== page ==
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It wasn’t too long ago when China’s stock market nightmare wreaked havoc on forex risk appetite, as investors braced themselves for a potential global economic meltdown in mid-2015.

Fast forward six months later, Chinese equity troubles came back with a vengeance as soon as the new year kicked off, hinting that the worst ain’t over yet.

How bad is it?

Barely a few weeks into the year, the Shanghai Composite Index is already down by 11.7% and counting.

This sent a wave of panic across markets all over the world, causing global equity indices to chalk up back-to-back losses reminiscent of the market turmoil back in 2008, according to George Soros.

The S&P 500 and Dow 30 indices were off to their worst start in a year in almost a century while the London FTSE has lost roughly
£30 billion in the first four days of this week.

The carnage carried on to commodity markets, with crude oil dipping to 11-year lows on concerns of a massive downturn in demand from the world’s second-largest energy consumer.

What started all this?

It’s difficult to pinpoint which catalyst is to blame for the latest rout in China, as the country’s fundamentals have been weakening for quite some time.

Perhaps what pulled the rug from under the stock market’s feet was the downbeat Caixin manufacturing PMI, which reflected a deeper industry contraction in contrast to the government’s relatively upbeat data released much earlier.

Another likely reason for this week’s bloodbath was the looming expiration of the short-selling ban on securities, although Chinese officials soon decided to extend this lockup by three more months to prevent sharper equity price declines.

When it became clear that this decision wasn’t enough to keep shares afloat, authorities halted trading merely 29 minutes after markets opened on Thursday as a “circuit breaker” before all hell broke loose.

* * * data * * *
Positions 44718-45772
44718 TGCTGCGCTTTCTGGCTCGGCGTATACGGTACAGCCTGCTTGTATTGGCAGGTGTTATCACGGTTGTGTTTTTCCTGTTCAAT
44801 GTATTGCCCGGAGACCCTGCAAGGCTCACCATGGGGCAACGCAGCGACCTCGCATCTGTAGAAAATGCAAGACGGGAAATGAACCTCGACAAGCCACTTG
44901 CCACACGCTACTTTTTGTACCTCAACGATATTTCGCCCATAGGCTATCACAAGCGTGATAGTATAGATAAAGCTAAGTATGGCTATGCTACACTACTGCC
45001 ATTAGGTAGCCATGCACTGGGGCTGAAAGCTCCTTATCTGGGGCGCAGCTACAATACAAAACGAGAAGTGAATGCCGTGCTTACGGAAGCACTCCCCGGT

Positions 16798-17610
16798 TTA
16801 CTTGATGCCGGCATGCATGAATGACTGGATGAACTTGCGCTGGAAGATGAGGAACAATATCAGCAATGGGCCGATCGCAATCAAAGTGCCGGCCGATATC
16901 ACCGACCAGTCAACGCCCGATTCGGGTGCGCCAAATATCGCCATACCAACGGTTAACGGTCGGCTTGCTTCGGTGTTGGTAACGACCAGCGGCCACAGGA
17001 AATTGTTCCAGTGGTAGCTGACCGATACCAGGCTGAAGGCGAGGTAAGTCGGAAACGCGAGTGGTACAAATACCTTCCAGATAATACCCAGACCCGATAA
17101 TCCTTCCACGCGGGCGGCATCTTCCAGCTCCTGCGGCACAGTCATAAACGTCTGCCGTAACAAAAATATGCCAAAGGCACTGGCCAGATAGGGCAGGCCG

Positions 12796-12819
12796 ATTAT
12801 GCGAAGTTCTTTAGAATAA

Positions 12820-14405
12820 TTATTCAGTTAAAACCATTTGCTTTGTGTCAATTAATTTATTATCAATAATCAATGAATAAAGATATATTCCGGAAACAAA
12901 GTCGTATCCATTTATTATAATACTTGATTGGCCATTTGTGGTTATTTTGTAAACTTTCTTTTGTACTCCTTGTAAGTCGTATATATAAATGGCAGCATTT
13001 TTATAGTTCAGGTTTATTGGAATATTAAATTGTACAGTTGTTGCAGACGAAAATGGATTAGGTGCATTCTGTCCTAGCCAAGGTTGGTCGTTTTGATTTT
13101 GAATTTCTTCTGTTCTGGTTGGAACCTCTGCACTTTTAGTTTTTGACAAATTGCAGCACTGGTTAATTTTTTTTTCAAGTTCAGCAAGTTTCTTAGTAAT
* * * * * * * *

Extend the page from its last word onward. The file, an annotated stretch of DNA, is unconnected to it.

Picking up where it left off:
Did that work?

Not really. In fact, the Chinese government’s desperate efforts appear to be stirring up more nervousness in the financial markets, as it becomes apparent that even the top officials are unable to do anything to stop the bleeding.

According to economic gurus, this is the start of a much-needed correction in the Chinese market, as the previous stock rallies haven’t really been supported by strong fundamentals but rather government intervention or pure speculation.

“The bottom line is the market is not supported by fundamentals,” said Andy Xie, an independent economist based in Shanghai. “People in the know want to get out.”

What could this mean for forex trends?

If the forex price action of the Aussie and the Kiwi last year is any indication, it’s that these commodity currencies could experience the biggest drag from a continued slowdown in China.

After all, Australia and New Zealand export a bulk of their raw material commodity products to China, and risk aversion usually takes a huge toll on higher-yielding currencies. Talk about a double-whammy!

Although the U.S. dollar tends to benefit from risk-off flows, it looks like its safe-haven appeal is being diminished since the U.S. stock market hasn’t been immune from China’s hiccups.

Some say that the euro might actually be able to take advantage of all this, with moolah expected to flow away from China and back to Europe. For now, it looks like the Japanese yen is also able to stay afloat as Asian investors look for lower-yielding holdings.